Institute president says drug costs continue to climb
The Edmond Sun
June 8, 2011
By James Coburn
Copyright © 2011, The Edmond Sun, Okla.
The growth of the pharmaceutical industry is declining with slow growth progressing in the research and development areas, William Orr said.
The Edmond Rotary Club featured Orr, Ph.D., Wednesday to speak on the high cost of prescription drugs. Orr is presi-dent of Lynn Health Science Institute, is clinical professor of medicine at University of Oklahoma Health Sciences Center and is adjunct professor at the Air Force Academy.
Orr said it takes about 15 years to develop a chemical compound and get approved by the Federal Drug Administration for consumer use with a cumulative cost of about $1.5 billion. Only 22 percent of drugs are approved for the market, Orr said. Sales from products also pays for research, he added.
The cost for developing drugs will continue to increase due to technology and complex diseases such as Alzheimer’s disease, he said.
“Economic constraints of decreasing drug company profits will limit drug development,” Orr said.
Eli Lilly and Company recently lost $750 million when a drug proposed for Alzheimer’s disease was pulled during phase three of clinical trials, Orr noted. A drug was developed to arrest Alzheimer’s certainly would cost thousands of dollars a month.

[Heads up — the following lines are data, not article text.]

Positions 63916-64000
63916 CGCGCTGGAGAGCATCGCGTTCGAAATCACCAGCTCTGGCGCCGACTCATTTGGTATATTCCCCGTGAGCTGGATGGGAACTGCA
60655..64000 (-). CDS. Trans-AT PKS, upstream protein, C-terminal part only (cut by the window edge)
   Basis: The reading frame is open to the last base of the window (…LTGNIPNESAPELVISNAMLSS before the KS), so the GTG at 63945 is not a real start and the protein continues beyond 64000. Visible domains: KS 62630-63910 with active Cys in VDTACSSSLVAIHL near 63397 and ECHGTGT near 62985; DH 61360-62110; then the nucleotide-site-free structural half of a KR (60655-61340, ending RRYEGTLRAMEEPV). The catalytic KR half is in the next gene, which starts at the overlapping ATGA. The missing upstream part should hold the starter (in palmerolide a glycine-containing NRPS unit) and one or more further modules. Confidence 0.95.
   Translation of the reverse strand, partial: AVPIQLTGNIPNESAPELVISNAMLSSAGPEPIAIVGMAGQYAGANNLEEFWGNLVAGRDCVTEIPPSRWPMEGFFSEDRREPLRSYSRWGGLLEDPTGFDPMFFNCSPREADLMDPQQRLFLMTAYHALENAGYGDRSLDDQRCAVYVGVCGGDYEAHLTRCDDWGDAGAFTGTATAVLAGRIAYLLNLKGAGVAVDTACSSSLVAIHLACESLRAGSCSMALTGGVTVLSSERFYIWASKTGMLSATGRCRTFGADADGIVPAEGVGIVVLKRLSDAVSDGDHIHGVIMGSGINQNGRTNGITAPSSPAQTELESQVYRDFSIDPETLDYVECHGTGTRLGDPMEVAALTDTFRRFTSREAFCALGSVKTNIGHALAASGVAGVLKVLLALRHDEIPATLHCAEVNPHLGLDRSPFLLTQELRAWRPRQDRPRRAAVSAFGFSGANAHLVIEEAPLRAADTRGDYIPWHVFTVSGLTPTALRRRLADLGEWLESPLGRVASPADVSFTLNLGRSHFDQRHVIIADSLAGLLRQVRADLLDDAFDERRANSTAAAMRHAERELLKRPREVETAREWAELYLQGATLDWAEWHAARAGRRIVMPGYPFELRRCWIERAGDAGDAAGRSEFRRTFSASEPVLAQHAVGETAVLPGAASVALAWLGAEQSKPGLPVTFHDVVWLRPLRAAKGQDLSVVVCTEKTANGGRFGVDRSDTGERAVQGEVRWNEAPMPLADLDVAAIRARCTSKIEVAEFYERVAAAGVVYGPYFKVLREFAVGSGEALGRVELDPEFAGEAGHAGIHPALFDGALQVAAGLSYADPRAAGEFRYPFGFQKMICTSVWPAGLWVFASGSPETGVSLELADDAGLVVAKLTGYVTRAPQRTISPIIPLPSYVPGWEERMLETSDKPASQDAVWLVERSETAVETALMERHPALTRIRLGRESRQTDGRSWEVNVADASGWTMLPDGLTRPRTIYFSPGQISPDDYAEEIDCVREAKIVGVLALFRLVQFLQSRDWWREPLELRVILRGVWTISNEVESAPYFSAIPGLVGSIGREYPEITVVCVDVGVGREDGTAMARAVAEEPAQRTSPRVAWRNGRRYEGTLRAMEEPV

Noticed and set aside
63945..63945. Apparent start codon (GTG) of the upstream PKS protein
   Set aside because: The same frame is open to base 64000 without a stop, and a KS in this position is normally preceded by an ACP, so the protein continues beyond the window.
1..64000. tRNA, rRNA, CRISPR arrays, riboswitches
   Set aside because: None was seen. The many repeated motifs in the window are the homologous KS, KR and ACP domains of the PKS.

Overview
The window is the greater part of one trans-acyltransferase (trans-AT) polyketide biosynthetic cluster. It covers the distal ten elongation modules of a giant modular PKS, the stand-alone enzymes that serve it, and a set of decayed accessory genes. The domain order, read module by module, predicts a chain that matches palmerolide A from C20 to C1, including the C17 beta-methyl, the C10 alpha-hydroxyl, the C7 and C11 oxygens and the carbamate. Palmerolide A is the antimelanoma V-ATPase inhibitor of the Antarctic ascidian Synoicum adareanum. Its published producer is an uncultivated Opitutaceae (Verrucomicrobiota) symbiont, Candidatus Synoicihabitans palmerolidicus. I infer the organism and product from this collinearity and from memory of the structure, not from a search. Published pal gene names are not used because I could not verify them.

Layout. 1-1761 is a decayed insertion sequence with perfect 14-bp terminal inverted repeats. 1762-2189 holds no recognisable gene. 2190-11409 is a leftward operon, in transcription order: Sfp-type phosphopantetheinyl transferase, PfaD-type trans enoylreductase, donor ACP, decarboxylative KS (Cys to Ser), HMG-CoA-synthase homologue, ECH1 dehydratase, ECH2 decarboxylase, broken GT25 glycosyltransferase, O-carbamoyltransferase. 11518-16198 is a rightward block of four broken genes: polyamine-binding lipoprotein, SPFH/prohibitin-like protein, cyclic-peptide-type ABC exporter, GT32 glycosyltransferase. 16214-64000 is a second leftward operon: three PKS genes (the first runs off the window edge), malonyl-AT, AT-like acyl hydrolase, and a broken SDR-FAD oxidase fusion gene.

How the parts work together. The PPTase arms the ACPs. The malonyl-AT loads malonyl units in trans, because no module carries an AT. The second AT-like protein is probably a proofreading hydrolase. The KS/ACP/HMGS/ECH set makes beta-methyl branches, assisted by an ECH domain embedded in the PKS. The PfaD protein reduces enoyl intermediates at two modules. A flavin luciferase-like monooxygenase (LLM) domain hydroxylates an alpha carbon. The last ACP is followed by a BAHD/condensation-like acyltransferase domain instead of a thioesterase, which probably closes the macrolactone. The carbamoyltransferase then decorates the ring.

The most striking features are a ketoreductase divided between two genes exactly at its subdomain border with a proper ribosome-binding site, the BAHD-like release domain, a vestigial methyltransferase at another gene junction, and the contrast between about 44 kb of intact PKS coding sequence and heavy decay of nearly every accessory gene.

Alzheimer’s disease gnaws at the core of life, robbing the memory of 70,000 Oklahomans, according to the Alzheimer’s Association.
“If you actually look at how much of the health care dollar goes toward drugs — it’s 10 percent,” Orr said. “So if you took every dollar that was spent on drugs in this country it would effect the overall cost of health care less than 10 per-cent.”
Pharmaceutical companies have exclusive rights to a patented drug for 15-17 years, Orr said. Ten of those years is spent on developing the drug.
The generic cost of a drug is about 10 percent of an original drug because research and development is avoided. There is a 35-40 percent decline of revenue worldwide by pharmaceutical companies, Orr said.
“This exactly parallels the decrease that you see in the prescriptions that are written on patent because it’s a declining revenue,” Orr said.
Orr is on the advisory board/panel of several pharmaceutical and medical service companies.
Rotary’s worldwide collaborative efforts have contributed $500 million to the polio vaccine and distributing it world-wide, Orr said.
“As a result in 1994, polio was declared eradicated to Americans,” Orr said.
Edmond Rotary meets at noon every Wednesday at Henderson Hills Baptist Church, at 15th Street and the east I-35 Service Road.
Interested parties are invited to attend weekly Rotary meetings. Lunch is available for $12.50 Reservations may be made by contacting club secretary Allison Calhoun at email@example.com